China swimmer Ye Shiwen 'clean' says Olympic chief
British Olympic Association chairman Lord Moyinhan hit out this morning at those who had raised suspicions about Chinese swimmer Ye Shiwen, after a leading coach described her world-record breaking race as "disturbing".
Lord Moyinhan said: "We know how on top of the game WADA are and WADA have passed her as clean. That's the end of the story.
"And it is regretable there is so much speculation out there.
"I don't like it. I think it is wrong. That athlete or, indeed, any athlete that has never tested positive is an athlete who should be supported by her federation and, indeed, everybody in the Olympic movement.
"Let us recognise that there is an extraordinary swimmer out there who deserves the recognition of her talent in these Games."
Seoul gold medallist Adrian Moorhouse labelled suspicion over Ye's performance as "sour grapes" and believes swimming may have uncovered a phenomenon to match Michael Phelps.
Moorhouse, whose 1988 Olympic title came in 100 metres breaststroke, was reacting to a leading American coach describing her world-record breaking race as "disturbing".
China's appalling past record for their swimmers failing doping tests has led to the inevitable speculation over the 16-year-old, who took five seconds off her personal best and more than a second off the world record in the 400m individual medley.
Ye Shiwen's swim was described as "insanely fast" by previous world record holder Steph Rice - indeed in the final 50 metres Ye swam faster than the men's champion Ryan Lochte.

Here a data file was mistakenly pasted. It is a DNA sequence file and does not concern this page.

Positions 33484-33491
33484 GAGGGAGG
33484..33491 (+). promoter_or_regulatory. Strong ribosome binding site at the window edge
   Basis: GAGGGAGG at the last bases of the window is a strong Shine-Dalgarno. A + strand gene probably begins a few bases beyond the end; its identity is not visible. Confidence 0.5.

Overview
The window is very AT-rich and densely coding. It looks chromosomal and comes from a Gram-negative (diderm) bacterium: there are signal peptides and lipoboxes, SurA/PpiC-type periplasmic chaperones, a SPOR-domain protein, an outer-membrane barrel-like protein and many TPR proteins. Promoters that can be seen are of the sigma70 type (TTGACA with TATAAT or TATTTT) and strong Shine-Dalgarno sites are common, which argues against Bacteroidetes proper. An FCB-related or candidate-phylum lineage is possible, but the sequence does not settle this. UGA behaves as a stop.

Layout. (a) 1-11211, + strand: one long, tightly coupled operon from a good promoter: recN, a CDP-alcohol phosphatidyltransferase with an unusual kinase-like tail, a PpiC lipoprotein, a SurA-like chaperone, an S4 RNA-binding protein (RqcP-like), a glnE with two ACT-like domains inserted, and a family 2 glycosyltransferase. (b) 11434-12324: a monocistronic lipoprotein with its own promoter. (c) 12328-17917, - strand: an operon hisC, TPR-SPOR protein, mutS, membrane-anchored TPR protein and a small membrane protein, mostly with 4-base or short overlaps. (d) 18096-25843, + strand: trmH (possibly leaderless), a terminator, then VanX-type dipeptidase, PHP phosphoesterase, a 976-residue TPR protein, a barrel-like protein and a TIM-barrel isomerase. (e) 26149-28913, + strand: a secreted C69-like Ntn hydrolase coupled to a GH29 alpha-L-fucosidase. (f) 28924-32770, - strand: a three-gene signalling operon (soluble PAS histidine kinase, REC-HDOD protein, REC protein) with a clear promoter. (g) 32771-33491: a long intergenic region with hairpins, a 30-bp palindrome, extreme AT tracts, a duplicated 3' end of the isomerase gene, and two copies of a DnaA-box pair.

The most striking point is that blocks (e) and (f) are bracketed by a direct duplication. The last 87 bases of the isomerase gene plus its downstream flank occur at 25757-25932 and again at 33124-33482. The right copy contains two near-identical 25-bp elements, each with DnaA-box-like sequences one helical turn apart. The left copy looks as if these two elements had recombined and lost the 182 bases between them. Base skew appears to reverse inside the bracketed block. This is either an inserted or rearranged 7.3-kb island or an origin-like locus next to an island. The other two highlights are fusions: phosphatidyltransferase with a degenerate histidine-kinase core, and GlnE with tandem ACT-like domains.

John Leonard, the executive director of the World Swimming Coaches Association, told the Guardian the performance was "disturbing" and "unbelievable".
Leonard said: "The one thing I will say is that history in our sport will tell you that every time we see something, and I will put quotation marks around this, 'unbelievable', history shows us that it turns out later on there was doping involved."
Moorhouse, 48, told BBC Radio 5 Live Breakfast it was unfair to rush to such judgments.
"I think it is sour grapes," he said. "I think it's insulting actually.
"You saw the Chinese swimmers in 1990, they were the size of houses, this girl is quite small, light, she's just in good shape.
"The other thing to note is there are a lot of people in China and actually you know what, the base of their pyramid is so wide that if they train thousands and thousands of kids they've got more to draw on.
"They might have just found their Michael Phelps. They might have just found this really, really talented kid who can work really, really hard, and actually got the perfect shape and actually can cope with all the pressure that's thrown at her."
Phelps is a 14-time Olympic champion for the United States, bidding to add to his record tally in London.
Moorhouse stressed it was not unrealistic to expect a swimmer, such as Ye, to show rapid development in the early stages of a career.
He said: "At the age of 17 I improved four seconds on my best plan for time at breaststroke and got a European bronze medal, and I was 17.
"And I think at that age you can make big leaps.
"Let me just state she was a world champion last year at the age of 15, she won the 200 medley in Shanghai so we know about her."